Shellbark Hickory

Shellbark Hickory Carya LaciniosaShellbark hickory (Carya laciniosa), also known as bigleaf shagbark, kingnut, big shellbark, bottom shellbark, thick shellbark and western shellbark, is native over much of north central United States. In Iowa, it is found in flood plains along the Mississippi River and its tributaries north to Jackson and Iowa counties and west to west central Iowa. It is less common today because of extensive clearing of bottomlands for crop production in Iowa.

Habitat: Grows on bottomland floodplain areas in southeast Iowa

shellbark hickory twig with leaves
Shellbark Hickory Leaves - Photo by Paul Wray, Iowa State University

Hardiness: Zones 5 through 8

Growth Rate: Slow

Mature Shape: Ovular

Height: 60-80 feet

Width: 40 feet

Site Requirements: Wide range, drought tolerant

Leaves: Alternate, compound with five to nine leaflets

Flowering Dates: April - June

Seed Dispersal Dates: September - December

Seed Bearing Age: 40 years

Seed Bearing Frequency: Yearly

Seed Stratification: Prechill for 4 months at 34°F to 40°F

The leaves of shellbark hickory are alternate, compound, large (10 to 15 inches long), with 5 to 7 leaflets (usually 7). The lower pair of leaflets are usually about one-third as large as the other leaflets. The margins of the leaflets are toothed with small tiny teeth, upper surfaces are dark green, lower surfaces are lighter in color, and covered with fine, soft hairs. Branches are stout, with the lowermost drooping and others spreading.

Buds are angular and hairy when young, and orange-brown in color becoming rounded and smooth with age. The leaf scars are 3-lobed and very conspicuous. The terminal bud is large (1 inch long), broadest nearest the base with a rounded tip and 11 or 12 overlapping, dark brown scales. Side buds are about one-fourth the size of terminal buds. The nuts, largest of all hickories, are 1-3/4 to 2-1/2 inches long; the husk is unwinged 1/4 to 1/2 inch thick, splitting completely open when mature.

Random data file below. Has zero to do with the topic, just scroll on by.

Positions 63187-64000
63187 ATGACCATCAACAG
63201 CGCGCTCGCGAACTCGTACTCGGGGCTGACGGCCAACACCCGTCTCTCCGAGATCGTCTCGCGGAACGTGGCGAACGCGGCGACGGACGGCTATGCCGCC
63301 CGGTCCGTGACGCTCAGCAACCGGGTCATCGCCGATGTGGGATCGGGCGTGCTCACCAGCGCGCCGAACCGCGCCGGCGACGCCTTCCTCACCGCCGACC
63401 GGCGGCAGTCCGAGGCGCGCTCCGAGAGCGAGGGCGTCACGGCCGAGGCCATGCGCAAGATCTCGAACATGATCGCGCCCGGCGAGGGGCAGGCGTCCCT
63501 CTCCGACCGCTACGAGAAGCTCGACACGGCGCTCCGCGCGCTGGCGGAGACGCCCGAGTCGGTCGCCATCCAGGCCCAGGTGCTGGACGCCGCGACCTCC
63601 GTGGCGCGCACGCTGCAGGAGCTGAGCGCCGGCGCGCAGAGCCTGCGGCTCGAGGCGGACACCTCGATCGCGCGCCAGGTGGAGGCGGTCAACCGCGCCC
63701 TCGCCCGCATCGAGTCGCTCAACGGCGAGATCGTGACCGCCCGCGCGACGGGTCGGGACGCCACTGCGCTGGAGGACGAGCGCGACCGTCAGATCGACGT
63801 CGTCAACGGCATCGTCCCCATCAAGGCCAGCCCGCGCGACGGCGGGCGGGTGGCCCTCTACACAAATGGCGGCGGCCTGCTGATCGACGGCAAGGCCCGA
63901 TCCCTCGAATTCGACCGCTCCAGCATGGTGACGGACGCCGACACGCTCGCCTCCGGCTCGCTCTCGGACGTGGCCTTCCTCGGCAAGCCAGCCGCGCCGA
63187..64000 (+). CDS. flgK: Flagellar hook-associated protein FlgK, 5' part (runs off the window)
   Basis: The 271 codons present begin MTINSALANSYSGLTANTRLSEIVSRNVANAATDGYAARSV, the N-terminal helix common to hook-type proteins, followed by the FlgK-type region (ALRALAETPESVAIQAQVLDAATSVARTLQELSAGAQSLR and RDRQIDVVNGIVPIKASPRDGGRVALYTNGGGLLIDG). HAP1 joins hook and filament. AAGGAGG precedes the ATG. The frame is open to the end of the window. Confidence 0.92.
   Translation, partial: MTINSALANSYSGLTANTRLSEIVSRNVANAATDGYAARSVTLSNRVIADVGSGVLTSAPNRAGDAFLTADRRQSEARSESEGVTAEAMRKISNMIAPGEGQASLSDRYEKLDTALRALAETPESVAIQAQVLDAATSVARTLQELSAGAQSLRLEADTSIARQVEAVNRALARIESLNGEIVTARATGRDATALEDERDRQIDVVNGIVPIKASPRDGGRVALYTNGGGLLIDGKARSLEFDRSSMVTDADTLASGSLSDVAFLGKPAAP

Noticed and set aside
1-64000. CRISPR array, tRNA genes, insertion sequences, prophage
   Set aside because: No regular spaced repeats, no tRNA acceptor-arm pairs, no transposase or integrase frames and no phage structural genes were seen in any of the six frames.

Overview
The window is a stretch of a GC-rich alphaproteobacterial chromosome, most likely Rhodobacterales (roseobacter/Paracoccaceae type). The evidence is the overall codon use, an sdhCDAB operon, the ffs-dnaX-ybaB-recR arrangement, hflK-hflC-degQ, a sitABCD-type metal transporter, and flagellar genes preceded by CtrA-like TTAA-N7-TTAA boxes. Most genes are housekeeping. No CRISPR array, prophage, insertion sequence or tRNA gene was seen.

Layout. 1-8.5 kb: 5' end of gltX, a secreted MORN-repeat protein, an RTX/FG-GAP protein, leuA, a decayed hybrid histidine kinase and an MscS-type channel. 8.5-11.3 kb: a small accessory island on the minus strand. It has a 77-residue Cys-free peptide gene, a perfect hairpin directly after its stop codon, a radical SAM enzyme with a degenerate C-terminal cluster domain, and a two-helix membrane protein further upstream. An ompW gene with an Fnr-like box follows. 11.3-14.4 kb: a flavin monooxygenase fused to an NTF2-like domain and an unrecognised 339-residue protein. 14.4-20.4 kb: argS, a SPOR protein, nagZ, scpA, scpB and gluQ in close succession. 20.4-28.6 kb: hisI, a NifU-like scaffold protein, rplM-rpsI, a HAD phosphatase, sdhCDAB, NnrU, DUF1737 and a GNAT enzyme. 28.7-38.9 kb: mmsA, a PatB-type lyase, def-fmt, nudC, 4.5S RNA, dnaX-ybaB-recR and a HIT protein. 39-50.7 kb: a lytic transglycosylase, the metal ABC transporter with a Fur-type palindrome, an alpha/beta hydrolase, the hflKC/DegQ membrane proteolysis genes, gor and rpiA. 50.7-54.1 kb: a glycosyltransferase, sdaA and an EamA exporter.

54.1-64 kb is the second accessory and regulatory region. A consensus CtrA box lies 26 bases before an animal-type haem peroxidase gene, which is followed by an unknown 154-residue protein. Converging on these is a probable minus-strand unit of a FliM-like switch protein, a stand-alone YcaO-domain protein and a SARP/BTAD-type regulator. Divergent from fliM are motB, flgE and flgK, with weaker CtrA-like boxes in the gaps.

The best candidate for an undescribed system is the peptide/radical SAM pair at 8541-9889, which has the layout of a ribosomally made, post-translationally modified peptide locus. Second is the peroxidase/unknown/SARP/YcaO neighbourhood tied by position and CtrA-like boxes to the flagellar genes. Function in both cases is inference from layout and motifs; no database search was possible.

The shell is thick and hard and the kernel is sweet and edible. The bark is moderately thick, light gray, forming long, thick plates with the ends curving away from the trunk, very similar to shagbark hickory. Shellbark hickory resembles shagbark hickory in appearance. But shellbark generally has 7 leaflets rather than 5, and shellbark's leaves do not have hairs at the tip of the teeth.

In Iowa, shellbark hickory is a bottomland species, often growing with American elm, green ash, cottonwood, swamp white oak, bur oak, and silver maple. It tolerates considerable flooding and prefers the rich bottomland sites, although it will grow on a wide variety of soils and sites. It is a fairly large tree, reaching 60 to 80 feet in height and 16 to 24 inches in diameter.

The nuts of shellbark hickory are utilized by wildlife (ducks, quail, wild turkeys, squirrels, chipmunks, deer, foxes, raccoons, and white-footed mice) and man. The Iowa Nut Growers have made some selections for nut production. Shellbark hickory hybridizes with pecan and shagbark hickory. The tree is not used often as a shade tree; it is difficult to move because of its taproot. The hard, dense wood is used for furniture, tool handles, sporting goods, veneer, fuel wood and charcoal.

shellbark hickory flowers
Shellbark Hickory Flowers - Photo by Paul Wray, Iowa State University

shellbark hickory budding leaves
Shellbark Hickory Leaves - Photo by Paul Wray, Iowa State University

shelbark hickory twig
Shellbark Hickory Twig - Photo by Paul Wray, Iowa State University